Genius, Schizophrenic-nymphomaniac, Incorrigible, Hopeless, Drug Addict, Alcoholic, Bad mother, Slut, Bitch, Favorite teacher, Lesbian, Insubordinate, Passionate, Mother-killer, Spoiled, Teacher’s pet, Smart ass, Talented, “Smarted person I’ve ever worked with who does some of the dumbest things” (a former boss’ assessment). Funny.
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When I was about 9 or 10, I made a decision to have friends at any cost.  I was tired of being the “smart one” without many friends.  This happened to be about the same time my siblings were born.  At 12, I discovered marijuana and alcohol (well I knew something about alcohol before then as members of my extended family drank but I had not tried it myself yet).  It was also around this time that my first sexual assault occurred (it wouldn’t be my last).  I don’t recall how it was that I started to see psychiatrists, but it was also around this time.  There was a psychologist I saw, Dr. Don Crowder.[4] After meeting with me for some months, he informed my family that I was acting like a pretty normal teenager (it was the early 70’s) and suggested we do some family therapy.  I recall my never seeing him again after that conversation with him (he remains the one professional I trusted for many many years afterwards).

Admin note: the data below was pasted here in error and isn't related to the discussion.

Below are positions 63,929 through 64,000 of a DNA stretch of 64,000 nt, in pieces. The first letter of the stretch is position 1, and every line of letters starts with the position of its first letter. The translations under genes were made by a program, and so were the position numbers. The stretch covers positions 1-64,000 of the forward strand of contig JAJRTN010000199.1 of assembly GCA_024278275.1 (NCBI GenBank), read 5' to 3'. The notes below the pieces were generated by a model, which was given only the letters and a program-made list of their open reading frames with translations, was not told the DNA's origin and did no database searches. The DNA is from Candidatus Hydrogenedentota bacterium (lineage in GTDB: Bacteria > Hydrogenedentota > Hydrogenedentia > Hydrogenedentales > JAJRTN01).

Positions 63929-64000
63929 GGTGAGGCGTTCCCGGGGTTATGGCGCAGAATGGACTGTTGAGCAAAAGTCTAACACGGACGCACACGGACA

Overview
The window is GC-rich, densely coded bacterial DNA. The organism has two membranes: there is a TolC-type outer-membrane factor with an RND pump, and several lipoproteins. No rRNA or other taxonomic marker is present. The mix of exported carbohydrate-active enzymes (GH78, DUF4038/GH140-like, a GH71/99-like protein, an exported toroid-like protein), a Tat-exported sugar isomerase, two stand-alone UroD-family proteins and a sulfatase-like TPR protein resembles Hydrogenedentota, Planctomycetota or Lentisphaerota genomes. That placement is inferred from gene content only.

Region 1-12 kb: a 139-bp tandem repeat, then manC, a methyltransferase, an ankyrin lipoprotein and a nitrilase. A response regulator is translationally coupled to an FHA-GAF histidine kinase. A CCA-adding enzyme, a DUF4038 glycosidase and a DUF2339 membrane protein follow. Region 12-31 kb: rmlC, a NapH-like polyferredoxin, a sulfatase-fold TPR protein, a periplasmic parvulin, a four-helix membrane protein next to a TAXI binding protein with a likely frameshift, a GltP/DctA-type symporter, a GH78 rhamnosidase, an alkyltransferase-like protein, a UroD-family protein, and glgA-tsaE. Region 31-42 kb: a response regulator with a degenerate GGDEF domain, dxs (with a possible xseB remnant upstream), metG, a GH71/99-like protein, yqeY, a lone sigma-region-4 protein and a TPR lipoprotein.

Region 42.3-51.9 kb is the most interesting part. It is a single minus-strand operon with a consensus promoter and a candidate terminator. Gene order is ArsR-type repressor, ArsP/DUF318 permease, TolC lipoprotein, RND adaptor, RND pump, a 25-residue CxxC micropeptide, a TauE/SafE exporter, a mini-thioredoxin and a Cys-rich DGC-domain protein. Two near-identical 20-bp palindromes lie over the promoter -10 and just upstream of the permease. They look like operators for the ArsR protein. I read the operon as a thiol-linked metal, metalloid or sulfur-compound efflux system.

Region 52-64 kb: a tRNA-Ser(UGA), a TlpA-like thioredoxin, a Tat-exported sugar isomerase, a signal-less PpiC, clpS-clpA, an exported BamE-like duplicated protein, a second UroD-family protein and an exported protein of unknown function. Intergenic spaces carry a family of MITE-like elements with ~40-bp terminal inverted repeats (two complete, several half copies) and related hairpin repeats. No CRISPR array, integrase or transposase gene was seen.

After seeing a succession of other mental health professionals, I was taken down to Detroit to see a psychiatrist with Children’s Hospital, a Dr. Fishoff.  It was here, after one meeting, that I was given the label of schizophrenic-nymphomaniac.  My family was told that I was hopeless and should be committed to an institutional school for the mentally ill.  I discovered all this by complete accident, stumbling on a file with my name on it in my father’s file cabinet (it was also where the phonebook downstairs was kept plus I often helped my dad by doing some filing for him so the cabinet wasn’t locked or hidden).  Imagine my surprise when I discovered this file.  After reading it alone in my room, I was baffled at first and then terrified to read the letter from Dr. Fishoff. Also in the file was information on a residential school for the mentally ill in Ohio which my parents had decided I was to be sent.   I recall calling my boyfriend at the time, pretty freaked out, and then I have no further recollection until I was in court, suing my parents for legal emancipation.  I won.  I can’t tell you even how I knew about such a legal “divorce” nor who represented me.  I recall being given a legal document which I needed to show that I was now responsible for myself and essentially an adult.  I do remember finding an apartment to rent and having to show the document to the landlord to prove that I could enter into a contract.  I also recall being told I was now an adult “with all the responsibilities and none of the privileges” such as voting!